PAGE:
• The branches of the pars mandibularis are involved, among other things, in the supply of the middle ear and jaw joint. The most important branches of this section are:
  • a. meningea media, which after passing through the foramen spinosum takes place in the epidural space and supplies the dura mater of the middle cranial fossa.
  • a. alveolaris inferior runs in the canalis mandibulae and releases branches for the teeth of the mandible and the skin and muscles in the chin area.
  • Pars pterygoidea supplies the masticatory muscles (aa. temporales profundae, a. masseterica, rr. pterygoidei) and m. buccinator
  • Pars pterygopalatina is involved in supplying facial structures through:
  • a. infraorbitalis for upper incisors, canines and facial area at foramen infraorbitale (a. infraorbitalis opouští fossa pterygopalatina through fissura orbitalis inf.)
  • a. alveolaris superior posterior for upper molars and premolars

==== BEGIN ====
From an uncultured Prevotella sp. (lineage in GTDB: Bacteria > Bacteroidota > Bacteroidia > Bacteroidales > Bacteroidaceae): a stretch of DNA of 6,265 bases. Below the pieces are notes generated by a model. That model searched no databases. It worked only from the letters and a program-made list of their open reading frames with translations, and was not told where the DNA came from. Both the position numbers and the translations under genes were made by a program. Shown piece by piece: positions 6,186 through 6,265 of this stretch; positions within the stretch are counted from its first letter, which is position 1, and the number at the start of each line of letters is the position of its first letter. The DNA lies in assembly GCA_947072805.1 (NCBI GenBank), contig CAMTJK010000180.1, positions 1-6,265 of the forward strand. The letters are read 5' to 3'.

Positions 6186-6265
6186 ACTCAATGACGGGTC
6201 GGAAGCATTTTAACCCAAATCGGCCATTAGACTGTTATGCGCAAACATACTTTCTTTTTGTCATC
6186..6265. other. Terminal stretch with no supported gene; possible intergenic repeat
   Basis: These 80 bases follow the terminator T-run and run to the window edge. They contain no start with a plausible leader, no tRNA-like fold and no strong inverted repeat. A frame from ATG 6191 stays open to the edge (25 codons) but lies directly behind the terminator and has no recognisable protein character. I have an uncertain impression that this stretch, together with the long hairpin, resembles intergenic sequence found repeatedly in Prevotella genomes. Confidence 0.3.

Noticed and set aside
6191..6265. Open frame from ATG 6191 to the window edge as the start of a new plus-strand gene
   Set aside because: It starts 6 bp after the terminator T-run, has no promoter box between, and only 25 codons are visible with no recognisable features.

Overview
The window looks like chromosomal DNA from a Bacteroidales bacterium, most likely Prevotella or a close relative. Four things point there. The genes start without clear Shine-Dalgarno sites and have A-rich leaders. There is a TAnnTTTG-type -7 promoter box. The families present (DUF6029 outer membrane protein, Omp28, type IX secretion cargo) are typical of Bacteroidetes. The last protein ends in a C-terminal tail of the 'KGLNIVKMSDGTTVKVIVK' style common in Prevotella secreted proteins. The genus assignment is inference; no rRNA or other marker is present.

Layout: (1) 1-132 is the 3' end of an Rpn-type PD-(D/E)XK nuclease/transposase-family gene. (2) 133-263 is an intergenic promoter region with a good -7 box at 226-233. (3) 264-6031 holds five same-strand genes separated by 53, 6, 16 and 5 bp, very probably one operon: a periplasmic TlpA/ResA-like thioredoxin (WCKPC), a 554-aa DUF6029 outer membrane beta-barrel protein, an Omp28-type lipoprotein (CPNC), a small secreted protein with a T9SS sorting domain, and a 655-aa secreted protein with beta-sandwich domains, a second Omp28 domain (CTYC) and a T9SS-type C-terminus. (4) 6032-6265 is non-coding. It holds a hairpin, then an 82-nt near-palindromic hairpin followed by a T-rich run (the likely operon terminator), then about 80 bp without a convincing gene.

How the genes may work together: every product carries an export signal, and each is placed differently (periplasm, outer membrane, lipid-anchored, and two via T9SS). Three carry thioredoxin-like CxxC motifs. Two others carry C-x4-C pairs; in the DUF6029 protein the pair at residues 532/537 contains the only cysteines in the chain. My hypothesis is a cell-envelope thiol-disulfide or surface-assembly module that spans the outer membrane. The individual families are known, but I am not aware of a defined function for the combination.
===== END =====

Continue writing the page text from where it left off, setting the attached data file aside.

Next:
• a. palatina descendens for the soft and hard floor, which descends into the canalis palatinus maior and divides into a. palatina maior et aa. palatinae minores
  • a. sphenopalatina for the nasal mucosa (passes through the foramen sphenopalatinum))
a. temporalis superficialis

It represents a thinner final branch of the external carotid artery, rising in the cranial direction covered by the cervical neck and further through the parotid gland. It passes through the zygomatic arcus in front of the auricle, where its pulse is palpable, and then branches out in the temporal landscape. It supplies the parotid gland, the anterior part of the auricle, the m. temporalis and the soft skull cover in the temporal landscape and in the zygomaticoorbitalis region.

Links[edit | edit source]

Related articles[edit | edit source]

External links[edit | edit source]

  • HORKÝ, Drahomír – NOVÁKOVÁ, Květoslava. Morfologie orofaciálního systému pro studenty zubního lékařství [online] 2. edition. 2011. Available from <https://mefanet.upol.cz/clanky.php?aid=58>. ISBN 978-80-244-2702-7.

References[edit | edit source]

  • ČIHÁK, Radomír. Anatomie III. 2., upr. a dopl edition. Praha : Grada Publishing, spol. s. r. o., 2004. 673 pp. ISBN 80-247-1132-X.